I missed this in all of the McCourt crap last week — I really do only have so much brain space for legal/financial baseball news — but the case against the Wilpons and Saul Katz was moved from bankruptcy court into regular old court court, which was what Wilpon and Katz had wanted.
And better yet, the judge handling it all, The Hon. Jed Rakoff, said a number of things from the bench suggesting — and it’s only suggesting — that he may view the Wilpons’ duty to inquire into whether Bernie Madoff was running a Ponzi scheme to be far less encompassing than the bankruptcy trustee, Irving Picard, has suggested.
Today there is a profile on the new judge in the New York Times — a maverick of sorts — that may hold even more good news for the Mets:
“I can’t guarantee this, of course, but my tendency is to try to get quick decisions,” he said during a hearing last week in which he evinced, at least for the purposes of the legal argument before him, a fair amount of sympathy toward the team’s owners, Fred Wilpon and Saul Katz … He suggested that in accusing the owners of being “willfully blind” to the possibility that Madoff was a fraud during their many years of investing with him, the trustee might be holding them to an unfair standard.
Quick and favorable? Boy howdy, would that change things for the Mets, wouldn’t it?
As we noted, Bryce Harper was ejected in the Phillies-Mets game for arguing balls and strikes, punctuating the ejection with a fairly aggressive argument in which he sorta shoved his manager into the ump, had to be held back by teammates and may very well have earned himself a suspension.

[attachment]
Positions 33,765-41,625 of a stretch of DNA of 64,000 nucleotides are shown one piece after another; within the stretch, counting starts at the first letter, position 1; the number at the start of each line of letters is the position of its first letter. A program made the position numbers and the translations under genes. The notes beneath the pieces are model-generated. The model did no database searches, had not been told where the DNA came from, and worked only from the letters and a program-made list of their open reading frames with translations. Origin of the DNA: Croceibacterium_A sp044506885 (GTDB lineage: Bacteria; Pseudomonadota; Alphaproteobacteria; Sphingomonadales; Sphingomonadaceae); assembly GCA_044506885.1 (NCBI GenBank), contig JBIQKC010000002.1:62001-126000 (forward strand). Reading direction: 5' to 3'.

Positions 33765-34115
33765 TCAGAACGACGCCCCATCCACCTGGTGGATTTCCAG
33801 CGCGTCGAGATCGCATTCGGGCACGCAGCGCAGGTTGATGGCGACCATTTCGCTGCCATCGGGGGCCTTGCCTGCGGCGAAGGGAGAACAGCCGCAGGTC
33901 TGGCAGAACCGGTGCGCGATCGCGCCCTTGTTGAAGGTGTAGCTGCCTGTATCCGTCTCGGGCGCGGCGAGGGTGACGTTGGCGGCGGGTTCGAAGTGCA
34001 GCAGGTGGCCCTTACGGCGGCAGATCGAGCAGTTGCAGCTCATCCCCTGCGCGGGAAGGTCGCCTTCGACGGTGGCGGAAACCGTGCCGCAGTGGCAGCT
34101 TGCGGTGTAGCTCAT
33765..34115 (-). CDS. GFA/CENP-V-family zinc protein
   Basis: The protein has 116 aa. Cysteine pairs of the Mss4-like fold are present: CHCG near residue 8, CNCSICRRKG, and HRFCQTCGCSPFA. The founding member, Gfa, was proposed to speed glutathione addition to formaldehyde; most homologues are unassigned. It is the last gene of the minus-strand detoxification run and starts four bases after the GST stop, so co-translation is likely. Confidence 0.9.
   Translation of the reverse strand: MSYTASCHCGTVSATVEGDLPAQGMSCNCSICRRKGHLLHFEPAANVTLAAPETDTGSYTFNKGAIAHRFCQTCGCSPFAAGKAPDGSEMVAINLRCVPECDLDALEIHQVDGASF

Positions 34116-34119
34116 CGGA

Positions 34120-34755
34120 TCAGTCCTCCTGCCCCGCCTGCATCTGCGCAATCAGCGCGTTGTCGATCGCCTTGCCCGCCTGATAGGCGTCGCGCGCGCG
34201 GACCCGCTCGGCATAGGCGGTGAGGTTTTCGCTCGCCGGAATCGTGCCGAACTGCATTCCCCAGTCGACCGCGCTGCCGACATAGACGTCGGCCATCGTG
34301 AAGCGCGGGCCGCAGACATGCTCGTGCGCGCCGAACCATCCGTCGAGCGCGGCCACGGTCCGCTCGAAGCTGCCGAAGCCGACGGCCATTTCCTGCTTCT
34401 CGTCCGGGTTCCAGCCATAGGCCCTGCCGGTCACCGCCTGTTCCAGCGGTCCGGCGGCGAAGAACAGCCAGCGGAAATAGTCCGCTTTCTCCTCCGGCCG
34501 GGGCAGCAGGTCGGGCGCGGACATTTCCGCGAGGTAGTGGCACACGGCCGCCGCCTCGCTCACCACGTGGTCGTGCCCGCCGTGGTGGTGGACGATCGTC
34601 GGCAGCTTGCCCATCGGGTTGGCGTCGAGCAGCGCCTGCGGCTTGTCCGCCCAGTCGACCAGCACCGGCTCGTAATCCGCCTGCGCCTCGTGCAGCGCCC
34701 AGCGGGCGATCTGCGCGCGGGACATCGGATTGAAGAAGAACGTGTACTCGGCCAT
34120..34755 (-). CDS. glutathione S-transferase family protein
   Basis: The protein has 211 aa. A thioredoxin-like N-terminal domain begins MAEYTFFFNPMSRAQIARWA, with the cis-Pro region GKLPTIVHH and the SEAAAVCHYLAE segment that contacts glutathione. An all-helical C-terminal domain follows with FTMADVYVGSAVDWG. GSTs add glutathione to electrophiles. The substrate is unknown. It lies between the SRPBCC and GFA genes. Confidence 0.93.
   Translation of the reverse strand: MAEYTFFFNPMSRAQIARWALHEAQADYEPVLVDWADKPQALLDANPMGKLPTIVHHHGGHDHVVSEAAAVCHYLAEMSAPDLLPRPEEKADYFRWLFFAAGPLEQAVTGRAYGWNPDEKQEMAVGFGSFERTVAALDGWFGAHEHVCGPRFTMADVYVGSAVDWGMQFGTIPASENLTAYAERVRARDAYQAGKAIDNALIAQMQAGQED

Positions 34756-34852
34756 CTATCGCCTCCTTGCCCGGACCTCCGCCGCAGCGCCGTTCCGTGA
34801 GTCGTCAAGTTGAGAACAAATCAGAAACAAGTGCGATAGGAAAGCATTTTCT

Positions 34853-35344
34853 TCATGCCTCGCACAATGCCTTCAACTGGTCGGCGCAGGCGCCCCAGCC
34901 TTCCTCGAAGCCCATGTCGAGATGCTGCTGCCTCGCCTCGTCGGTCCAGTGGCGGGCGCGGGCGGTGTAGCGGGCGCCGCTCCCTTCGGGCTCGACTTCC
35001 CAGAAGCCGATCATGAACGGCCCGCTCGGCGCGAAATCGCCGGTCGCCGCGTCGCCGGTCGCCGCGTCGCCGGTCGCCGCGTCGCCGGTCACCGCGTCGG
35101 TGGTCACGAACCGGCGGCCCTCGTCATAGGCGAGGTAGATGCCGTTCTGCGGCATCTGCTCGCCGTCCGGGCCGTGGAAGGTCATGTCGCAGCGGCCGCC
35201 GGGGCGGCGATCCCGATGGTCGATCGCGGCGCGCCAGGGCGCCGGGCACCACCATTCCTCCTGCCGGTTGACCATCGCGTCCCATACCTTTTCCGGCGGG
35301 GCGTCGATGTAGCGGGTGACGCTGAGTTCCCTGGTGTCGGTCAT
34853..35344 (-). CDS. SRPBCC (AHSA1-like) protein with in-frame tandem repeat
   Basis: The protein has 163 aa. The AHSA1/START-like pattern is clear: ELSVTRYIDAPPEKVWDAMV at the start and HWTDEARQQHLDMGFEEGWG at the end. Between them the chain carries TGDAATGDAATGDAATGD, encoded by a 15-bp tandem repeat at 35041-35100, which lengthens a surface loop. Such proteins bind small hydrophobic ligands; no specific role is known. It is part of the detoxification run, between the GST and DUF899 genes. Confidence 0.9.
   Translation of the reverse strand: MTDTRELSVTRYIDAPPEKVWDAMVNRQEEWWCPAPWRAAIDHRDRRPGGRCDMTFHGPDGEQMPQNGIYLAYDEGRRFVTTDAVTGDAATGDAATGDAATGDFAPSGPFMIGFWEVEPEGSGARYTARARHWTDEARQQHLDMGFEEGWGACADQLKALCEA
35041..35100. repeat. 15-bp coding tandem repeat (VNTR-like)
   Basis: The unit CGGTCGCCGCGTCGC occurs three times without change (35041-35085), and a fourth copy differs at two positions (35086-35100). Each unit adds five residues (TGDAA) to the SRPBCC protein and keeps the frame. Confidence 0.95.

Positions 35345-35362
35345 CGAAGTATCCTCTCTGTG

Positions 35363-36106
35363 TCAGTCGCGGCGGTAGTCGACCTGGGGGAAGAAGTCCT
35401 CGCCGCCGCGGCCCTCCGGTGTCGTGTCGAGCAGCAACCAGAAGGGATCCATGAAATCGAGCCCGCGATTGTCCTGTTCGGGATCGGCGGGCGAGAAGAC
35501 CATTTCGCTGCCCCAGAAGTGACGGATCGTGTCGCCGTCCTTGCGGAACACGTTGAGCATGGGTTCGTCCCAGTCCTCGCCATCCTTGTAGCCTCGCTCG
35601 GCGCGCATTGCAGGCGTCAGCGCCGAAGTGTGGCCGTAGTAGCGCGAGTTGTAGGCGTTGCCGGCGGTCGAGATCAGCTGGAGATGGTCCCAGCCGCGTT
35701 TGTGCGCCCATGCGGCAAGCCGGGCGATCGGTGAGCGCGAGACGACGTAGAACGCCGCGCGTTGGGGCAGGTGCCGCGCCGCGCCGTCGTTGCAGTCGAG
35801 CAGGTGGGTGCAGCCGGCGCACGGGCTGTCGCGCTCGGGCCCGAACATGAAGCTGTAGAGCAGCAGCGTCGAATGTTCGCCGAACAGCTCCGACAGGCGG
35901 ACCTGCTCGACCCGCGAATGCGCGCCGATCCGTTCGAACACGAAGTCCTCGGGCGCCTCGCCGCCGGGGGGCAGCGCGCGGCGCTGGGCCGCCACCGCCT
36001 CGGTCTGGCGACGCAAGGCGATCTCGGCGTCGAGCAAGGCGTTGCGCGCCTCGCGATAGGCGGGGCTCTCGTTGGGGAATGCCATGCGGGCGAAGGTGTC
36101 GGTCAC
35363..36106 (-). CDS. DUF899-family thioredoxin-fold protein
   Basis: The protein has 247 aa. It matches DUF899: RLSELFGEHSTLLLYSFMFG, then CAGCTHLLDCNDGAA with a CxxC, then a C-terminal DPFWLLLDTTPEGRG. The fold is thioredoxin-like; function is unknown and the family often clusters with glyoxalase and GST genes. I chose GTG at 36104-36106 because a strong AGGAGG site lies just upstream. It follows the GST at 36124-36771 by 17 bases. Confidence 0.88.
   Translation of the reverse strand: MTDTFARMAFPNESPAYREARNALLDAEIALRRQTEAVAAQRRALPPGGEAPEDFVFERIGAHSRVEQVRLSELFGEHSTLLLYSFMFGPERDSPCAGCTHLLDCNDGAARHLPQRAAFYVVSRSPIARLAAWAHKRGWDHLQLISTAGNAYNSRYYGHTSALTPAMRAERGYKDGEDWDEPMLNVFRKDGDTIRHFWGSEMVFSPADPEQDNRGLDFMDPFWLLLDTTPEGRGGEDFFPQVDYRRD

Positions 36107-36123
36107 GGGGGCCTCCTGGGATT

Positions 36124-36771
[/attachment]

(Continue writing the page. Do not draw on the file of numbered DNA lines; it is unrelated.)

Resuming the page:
We’ll see about the suspension part, but even if he didn’t anger Rob Manfred over all of that, he did annoy his teammate, Jake Arrieta, who was on the mound last night. Here were Arrieta’s comments after the game:
“Look, I mean, [Harper’s] got to understand we need him in right field,” Arrieta said. “I don’t care how bad the umpire is. He wasn’t great for either side. I’m out there trying to make pitches, and he misses some calls. So what? We need him out there. I need him in right field, I need him at the plate, and he wasn’t there. So that hurts.
“We were flat from start to finish. Two-hour delay, it doesn’t matter. We have to be ready to play. We weren’t, and it showed. The dugout was flat. The defense wasn’t good. Didn’t throw the ball well as a staff overall. We got beat. We started at 8:45. I don’t think our guys were ready to play. We’ve got to come out tomorrow ready to play.”
For Harper’s part he was contrite after the game, echoing Arrieta’s words about needing to keep a level head and about him being more useful in the game than in the clubhouse. Still, he got told by his teammate. And seems to know he got told.